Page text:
Ilker Ayci steps back from accepting the top job at Air India

The alternate headline for this article was going to be Ilker Ayci resigns before he signs up for the Air India top job, but that was already taken. Yesterday, Ilker Ayci issued a statement that maintained that he will not be turning up for the top job at Air India.

Ilker Ayci was the surprise candidate to be picked to head Air India and the announcement of his appointment was made by the Tata Group in mid-February 2022. Since then, a lot of digging happened into his past life, and that seemed to upset the applecart.

First and foremost, I’m surprised that a prestigious executive search firm hired for the assignment did not turn all the stones and do a fitment with the group ethos and so on with respect to the assignment. Unless they and the Tata group did not really think it was going to be a problem. Going by media reports, five names were enlisted (including that of Alex Cruz), and the group decided to appoint Ilker Ayci, who is actually a bit wet between his ears in terms of aviation experience.

Someone decided to credit him with a turnaround of Turkish Airlines, but Turkish was already one of the top 15 carriers in the world when he arrived on the scene in the mid-2010s. From there, he built on the geographic advantage of the airline and expanded operations even more.

But I digress. Eventually, his past connections with the Turkish ruling dispensation became a problem, as the Indian media talked about it after the announcement was made. Whether it was the call by some political parties or was it the background check as is required by law that was the eventual death knell we won’t know.

In his statement, Ayci said,

I have come to the conclusion that it would not be a feasible or an honourable decision to accept the position in the shadow of such a narrative. My appointment at Air India within Tata Group was announced earlier in February, with a start date of April 1st. Since the announcement, I have been carefully following news in some sections of the Indian media attempting to color my appointment with undesirable colors.

I’m surprised that a business leader if he is one, backed off from a potential assignment just because he did not like the media that came around his appointment. In a way, it is good for him because he dodged a bullet because what if he couldn’t deliver the results asked of him and the media scrutinised him after a year. You get the gist.

Air India, on the other hand, is back to where it started, without a leader, for the time being. Someone put the whole situation better in one line.

 

Bottomline

Ilker Ayci, the CEO-designate of Air India, has decided to back off from the appointment. This brings back Air India to where they were about a month ago, to hunt for another top person for Air India. I hope their approach this time is adjusted for the political sensitivity and the aviation chops of the next leader they would want to appoint at the airline.

What did you think of Ayci coming over at Air India, and of him eventually backing off?


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About Ajay

Ajay Awtaney is the Founder and Editor of Live From A Lounge (LFAL), a pioneering digital platform renowned for publishing news and views about aviation, hotels, passenger experience, loyalty programs, travel trends and frequent travel tips for the Global Indian. He is considered the Indian authority on business travel, luxury travel, frequent flyer miles, loyalty credit cards and travel for Indians around the globe. Ajay is a frequent contributor and commentator on the media as well, including ET Now, BBC, CNBC TV18, NDTV, Conde Nast Traveller and many other outlets.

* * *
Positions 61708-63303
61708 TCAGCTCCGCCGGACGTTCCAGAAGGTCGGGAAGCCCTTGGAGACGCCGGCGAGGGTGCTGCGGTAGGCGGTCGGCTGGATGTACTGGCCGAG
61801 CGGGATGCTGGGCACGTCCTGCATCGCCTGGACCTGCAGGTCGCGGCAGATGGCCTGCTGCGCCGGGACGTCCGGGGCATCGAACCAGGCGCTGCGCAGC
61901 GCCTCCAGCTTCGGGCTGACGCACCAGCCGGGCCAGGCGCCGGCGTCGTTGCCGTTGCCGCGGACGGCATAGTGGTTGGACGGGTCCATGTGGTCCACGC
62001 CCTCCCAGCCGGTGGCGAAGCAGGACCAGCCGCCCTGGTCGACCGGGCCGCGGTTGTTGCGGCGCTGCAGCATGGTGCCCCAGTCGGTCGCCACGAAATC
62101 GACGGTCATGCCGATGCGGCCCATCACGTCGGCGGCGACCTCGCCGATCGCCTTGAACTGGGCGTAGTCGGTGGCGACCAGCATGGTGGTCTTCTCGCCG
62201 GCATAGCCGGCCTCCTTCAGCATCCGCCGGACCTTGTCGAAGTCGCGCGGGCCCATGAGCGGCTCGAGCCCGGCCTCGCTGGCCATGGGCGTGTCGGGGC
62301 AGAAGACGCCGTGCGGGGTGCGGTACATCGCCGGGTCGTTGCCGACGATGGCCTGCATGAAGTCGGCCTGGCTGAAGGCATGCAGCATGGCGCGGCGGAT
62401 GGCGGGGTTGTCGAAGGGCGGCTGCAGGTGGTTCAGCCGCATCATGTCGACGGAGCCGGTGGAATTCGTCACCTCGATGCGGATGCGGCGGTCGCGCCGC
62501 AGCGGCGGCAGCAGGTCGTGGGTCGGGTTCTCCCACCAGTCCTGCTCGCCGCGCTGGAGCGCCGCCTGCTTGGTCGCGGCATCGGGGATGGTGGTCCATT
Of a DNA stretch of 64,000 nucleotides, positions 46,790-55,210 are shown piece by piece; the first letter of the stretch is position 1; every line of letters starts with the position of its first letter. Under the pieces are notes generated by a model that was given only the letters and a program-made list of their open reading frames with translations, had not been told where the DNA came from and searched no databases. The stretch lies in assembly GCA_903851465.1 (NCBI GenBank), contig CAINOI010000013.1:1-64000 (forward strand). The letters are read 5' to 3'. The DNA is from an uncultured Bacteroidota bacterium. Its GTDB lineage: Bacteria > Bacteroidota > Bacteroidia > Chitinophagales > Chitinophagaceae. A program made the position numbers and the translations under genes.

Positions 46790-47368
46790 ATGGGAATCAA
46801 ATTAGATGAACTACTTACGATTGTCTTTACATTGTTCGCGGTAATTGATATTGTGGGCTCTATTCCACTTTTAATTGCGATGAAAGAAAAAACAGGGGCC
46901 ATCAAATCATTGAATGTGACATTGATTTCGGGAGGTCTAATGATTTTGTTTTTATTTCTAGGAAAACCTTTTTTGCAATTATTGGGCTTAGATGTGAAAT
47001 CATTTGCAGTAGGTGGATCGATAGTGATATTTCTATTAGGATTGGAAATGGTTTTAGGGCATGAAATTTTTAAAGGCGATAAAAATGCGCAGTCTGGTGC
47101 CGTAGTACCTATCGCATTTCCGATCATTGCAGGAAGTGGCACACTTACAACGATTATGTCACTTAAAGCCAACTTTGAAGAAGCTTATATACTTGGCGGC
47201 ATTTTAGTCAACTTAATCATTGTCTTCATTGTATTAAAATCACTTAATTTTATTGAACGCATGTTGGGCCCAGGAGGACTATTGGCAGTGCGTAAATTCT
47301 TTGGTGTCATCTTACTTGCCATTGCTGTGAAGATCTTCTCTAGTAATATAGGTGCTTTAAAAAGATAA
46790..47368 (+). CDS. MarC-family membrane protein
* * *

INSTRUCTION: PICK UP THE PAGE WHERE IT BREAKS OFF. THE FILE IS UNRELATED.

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Comments

  1. I don’t understand this.

    On one hand the people who busy talk of privatization busy claim that “Govt has no business being in business”.

    But on the other hand the Govt is still meddling in decisions taken by a private entity.

    If the Govt still wants to meddle with what decisions a private company makes, then let it still continue to be owned by the Govt.

    So it seems that Govt has no business being in business. but every business is Govts business.

    A private enterprise cannot hire a person, which the enterprise deems independently to be the most eligible.

    We should be a free nation, where enterprises and individuals should be able to chose whatever they wish to.

    Any obstruction to this is curtailing of individual and collective freedoms.

    And if there are any security concerns, then one should not sell any PSUs.

    • The government needs a say on these decisions, in principle. It’s not just Air India, the CEO of any company operating in a sector sensitive to national interests, has to be vetted by the Home Ministry. It’s easy to make sweeping generalizations about government overreach without understanding the actual process involved.

      That said, let’s not discount Egon Zehnder’s expertise and Bombay House’s intelligence here. The facts relating to Mr. Ayci’s alliances are publicly available and must have shown up on the radars of the professionals involved in selecting him for this position. It’s likely the decision was taken based on the fact that it was believed that the Government would grant the requisite security clearances. In fact, unless there are facts that the public isn’t privy too, I believe Mr. Ayci withdrew his name (or was asked to) from consideration before the entire clearance procedure was completed.

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